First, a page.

Gregory of Nazianzus, the great Cappadocian theologian, exhorted his opponents to conduct their debates “within [their] own frontiers.” Why? Because Gregory knew our enemies (and sometimes even our so-called friends) “keep all too close a watch on us, and they would wish that the spark of our dissensions might become a conflagration; they kindle it, they fan it, by means of its own drought they raise it to the skies, and without our knowing what they are up to, they make it higher than those flames at Babylon which blazed all around.”
Gregory’s point is that the world keeps a close watch on how we engage with each other. And if our fighting is laid bare for all to see, if every disagreement in the SBC is published to the general public, then we give our enemies the chance to fan the flames and burn us down. Thus, we should be careful about inviting the watching world to gaze at every family fight.
Let the World Watch…When It Matters
Now, for the sake of clarity, we should acknowledge it is not always a bad thing when the world watches some of our family squabbles. This is particularly true when we fight over central concerns. If people in the family begin to drift on the issue of the good news of Jesus and his substitutionary atoning work, we will fight to the death. If churches in our denomination waver on the sinfulness of homosexuality, then we rise to wrestle for the truth. If those in our ranks abuse women or distort the divine design of complementarianism, then let’s invite the world to listen to our exchange of words. And when the giants among us falter publicly, then the public should see us holding our leaders accountable. When it comes to those matters (and others), we are not afraid of the gaze of the world as we fight for the truth in the present evil age.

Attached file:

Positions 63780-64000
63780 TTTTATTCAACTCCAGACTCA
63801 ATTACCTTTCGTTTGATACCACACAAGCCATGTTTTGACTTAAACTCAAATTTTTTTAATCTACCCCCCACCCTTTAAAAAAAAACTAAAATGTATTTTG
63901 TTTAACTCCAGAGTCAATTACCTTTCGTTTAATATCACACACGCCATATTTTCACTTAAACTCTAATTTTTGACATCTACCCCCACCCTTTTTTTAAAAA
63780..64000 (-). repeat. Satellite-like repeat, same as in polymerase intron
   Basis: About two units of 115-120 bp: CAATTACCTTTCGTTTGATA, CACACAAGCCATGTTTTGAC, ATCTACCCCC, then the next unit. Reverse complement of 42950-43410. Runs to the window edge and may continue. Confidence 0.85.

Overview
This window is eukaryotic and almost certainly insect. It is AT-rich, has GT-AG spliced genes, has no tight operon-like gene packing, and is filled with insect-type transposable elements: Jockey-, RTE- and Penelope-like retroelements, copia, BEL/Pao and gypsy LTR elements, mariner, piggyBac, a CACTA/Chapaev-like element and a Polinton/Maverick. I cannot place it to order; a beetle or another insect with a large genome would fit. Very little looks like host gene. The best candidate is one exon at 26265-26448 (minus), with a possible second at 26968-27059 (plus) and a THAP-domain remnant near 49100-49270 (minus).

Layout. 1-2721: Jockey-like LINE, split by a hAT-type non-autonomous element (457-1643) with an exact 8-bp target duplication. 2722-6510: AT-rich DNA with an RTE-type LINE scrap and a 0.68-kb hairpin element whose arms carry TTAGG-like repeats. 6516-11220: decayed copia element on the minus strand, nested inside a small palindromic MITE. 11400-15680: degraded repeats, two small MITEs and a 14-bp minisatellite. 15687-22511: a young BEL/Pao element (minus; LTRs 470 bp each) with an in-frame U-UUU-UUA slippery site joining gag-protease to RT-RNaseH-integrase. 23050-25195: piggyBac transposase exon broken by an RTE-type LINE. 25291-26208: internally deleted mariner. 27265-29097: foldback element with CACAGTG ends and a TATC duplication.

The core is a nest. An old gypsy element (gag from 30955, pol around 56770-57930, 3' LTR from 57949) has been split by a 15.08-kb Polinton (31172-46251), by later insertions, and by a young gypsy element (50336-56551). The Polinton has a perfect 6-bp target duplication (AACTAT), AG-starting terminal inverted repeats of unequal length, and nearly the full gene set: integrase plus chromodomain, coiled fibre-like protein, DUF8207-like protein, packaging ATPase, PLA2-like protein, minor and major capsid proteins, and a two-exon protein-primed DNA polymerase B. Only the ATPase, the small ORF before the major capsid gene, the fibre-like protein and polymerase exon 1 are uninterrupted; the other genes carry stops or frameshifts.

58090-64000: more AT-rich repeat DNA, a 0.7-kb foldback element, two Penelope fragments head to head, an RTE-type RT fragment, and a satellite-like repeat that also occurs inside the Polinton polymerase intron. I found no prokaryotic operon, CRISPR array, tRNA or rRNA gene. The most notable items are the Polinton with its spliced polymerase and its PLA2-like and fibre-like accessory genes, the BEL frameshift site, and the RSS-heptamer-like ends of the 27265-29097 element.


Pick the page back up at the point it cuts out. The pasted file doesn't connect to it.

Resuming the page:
However, I would wish that some of our fighting, some of our debating, some of our back and forth would take place away from the gaze of those outside our ranks. I think we should stay away from social media when we are dealing with less than ultimate things and keep our family fights “within our own frontiers.” I don’t think the world needs to watch as we debate the presidency of our convention. I do not believe we should take the Calvinism vs. non-Calvinism debate into the New York Times or Washington Post. Beyond those two issues, we could create a nice long list of things that are not worth hashing out before the eyes of the world.
What issues or debates or fights (whatever you want to call them) go public and what issues stay private, well that’s a matter of prudence. I haven’t worked out the application grid for such things. What I do know, however, is that we should think more carefully about how we conduct our family affairs, including our fights. And we need to think about these issues for the good of our churches, the future of our convention, the joy of all (the watching) peoples, and the glory of our King.